Teva targets opioid abuse with the absurd

Teva worked with Golin on a video series that uses humor to address prescription drug abuse. 

Teva Pharmaceutical is approaching opioid abuse with a taste of the absurd in a new three-part video series in its Pain Matters initiative.

The unbranded initiative debuted a year ago with the launch of Its goal is to educate patients and providers about responsible pain management.

Teva manufactures two branded fentanyl-based pain products, Actiq and Fentora. The Centers for Disease Control has linked the abuse of fentanyl to the death of nearly 1,000 people in Ohio. The same report found that one in five people who had died from a fentanyl overdose had been prescribed an opioid at the time of death.

See also: Purdue debuts opioid-abuse resource

The videos depict real-life scenarios with a heavy level of exaggeration and unsettling humor to drive home the point that “we're all a part of this problem, and we're all a part of the solution,” said Samantha Schwarz, an executive director for Golin and the agency's healthcare practice lead for its Chicago office. Golin developed the campaign for Teva Pharmaceutical Industries.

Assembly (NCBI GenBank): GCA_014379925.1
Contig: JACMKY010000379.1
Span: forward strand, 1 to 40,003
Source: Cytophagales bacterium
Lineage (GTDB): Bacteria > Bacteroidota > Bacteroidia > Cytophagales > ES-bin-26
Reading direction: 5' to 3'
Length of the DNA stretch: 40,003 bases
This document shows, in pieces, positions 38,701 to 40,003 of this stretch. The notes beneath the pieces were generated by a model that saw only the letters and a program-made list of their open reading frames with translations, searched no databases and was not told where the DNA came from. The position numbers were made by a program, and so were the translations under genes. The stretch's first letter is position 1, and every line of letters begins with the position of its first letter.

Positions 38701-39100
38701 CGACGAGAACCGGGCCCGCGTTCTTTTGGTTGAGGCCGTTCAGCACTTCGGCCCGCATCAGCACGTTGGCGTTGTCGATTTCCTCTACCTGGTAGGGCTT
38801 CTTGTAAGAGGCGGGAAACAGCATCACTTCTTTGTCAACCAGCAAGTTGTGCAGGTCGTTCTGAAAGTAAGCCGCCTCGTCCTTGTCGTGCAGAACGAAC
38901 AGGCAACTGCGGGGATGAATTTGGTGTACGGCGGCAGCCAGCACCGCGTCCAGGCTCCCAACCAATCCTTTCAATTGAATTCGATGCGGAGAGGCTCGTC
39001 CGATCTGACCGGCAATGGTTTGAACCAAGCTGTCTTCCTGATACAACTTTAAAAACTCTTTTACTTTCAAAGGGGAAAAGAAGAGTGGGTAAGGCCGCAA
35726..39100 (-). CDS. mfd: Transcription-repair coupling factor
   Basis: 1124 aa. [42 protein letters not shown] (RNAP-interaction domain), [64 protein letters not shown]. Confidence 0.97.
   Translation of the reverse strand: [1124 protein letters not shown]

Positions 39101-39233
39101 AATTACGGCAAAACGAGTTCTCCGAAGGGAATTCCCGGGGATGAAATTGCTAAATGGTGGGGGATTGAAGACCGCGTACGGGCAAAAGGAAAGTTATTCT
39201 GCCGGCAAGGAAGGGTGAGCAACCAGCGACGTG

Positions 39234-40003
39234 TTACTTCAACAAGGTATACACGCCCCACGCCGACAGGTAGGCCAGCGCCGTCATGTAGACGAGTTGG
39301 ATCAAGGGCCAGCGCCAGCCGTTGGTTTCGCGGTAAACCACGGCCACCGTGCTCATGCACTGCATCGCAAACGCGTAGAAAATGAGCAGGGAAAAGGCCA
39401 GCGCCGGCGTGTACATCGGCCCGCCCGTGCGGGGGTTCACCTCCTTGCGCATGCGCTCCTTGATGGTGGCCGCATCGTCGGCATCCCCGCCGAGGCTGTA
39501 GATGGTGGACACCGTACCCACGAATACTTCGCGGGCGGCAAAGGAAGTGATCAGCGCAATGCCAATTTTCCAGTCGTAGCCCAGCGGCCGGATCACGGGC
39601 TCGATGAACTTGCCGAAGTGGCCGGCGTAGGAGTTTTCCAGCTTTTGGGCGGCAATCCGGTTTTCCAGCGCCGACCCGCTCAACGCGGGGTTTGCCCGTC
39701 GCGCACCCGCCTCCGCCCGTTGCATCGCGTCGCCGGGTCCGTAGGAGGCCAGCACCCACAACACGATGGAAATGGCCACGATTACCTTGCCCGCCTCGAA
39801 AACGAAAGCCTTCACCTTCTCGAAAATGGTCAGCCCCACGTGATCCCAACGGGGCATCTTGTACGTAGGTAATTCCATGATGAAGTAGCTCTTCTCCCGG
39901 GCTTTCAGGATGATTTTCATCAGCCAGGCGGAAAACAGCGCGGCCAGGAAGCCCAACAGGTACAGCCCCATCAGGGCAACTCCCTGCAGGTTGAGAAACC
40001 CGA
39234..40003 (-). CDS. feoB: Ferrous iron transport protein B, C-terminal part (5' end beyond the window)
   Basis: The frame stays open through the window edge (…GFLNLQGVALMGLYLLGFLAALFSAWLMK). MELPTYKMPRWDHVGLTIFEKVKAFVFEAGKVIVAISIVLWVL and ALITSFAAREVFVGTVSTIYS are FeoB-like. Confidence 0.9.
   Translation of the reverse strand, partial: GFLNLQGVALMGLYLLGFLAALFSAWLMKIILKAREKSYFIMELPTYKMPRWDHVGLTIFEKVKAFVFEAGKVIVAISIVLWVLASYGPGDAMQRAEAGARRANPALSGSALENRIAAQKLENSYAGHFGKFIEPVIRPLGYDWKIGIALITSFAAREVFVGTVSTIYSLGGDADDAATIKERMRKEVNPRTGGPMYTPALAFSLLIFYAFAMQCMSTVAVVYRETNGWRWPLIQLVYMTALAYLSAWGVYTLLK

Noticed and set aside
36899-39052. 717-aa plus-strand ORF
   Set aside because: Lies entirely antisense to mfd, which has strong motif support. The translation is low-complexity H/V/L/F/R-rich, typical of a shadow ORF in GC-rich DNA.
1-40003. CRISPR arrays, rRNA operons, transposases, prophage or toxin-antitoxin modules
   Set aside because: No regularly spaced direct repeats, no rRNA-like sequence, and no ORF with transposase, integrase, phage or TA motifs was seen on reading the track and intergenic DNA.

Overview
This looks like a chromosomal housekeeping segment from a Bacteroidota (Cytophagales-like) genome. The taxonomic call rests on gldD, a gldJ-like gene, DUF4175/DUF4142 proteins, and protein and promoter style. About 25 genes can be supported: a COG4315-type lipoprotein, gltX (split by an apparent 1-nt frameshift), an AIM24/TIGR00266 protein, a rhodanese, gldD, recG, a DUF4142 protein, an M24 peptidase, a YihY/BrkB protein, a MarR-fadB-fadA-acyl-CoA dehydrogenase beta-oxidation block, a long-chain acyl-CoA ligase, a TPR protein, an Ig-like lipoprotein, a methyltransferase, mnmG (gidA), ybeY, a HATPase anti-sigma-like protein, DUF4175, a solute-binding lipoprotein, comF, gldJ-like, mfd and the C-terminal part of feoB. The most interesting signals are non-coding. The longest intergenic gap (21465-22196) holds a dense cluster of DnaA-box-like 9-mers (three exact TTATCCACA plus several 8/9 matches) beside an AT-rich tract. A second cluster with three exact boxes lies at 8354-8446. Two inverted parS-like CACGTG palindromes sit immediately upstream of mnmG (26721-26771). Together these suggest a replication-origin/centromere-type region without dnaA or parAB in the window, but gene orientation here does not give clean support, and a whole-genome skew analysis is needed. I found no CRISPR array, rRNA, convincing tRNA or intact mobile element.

In one video, a man shows his friend around his basement while his kids play ping pong. The man shows off his sport memorabilia to his guest and then discusses another collection: his pain medications from previous surgeries. Another video in the series begins with a woman waiting in line with her friend at an event. A bouncer checks her purse and finds prescription pain medication. She brushes off the bouncer's concerns saying that they're not just for her, that she shares them with her friends.

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“Most of the work around opioid abuse is very dark,” said Geoffrey McCartney, executive creative director for Golin.  “We needed to find another way in and move away from moody and dark. So we came in with over-the-top of absurdity that grabs people's attention.”

Purdue Pharma, another opioid pain pill manufacturer, launched an abuse resource in August to educate healthcare providers and patients about abuse-deterrent painkillers. Like Teva's Pain Matters initiative, Purdue's initiative — — also uses the concept of uniting healthcare stakeholders to curb prescriction drug abuse.

See also: FDA finalizes opioid guidance

The FDA recently required a black box warning on fast-acting opioid based pain medications, warning patients that they carry the potential for abuse, addiction, overdose, and death.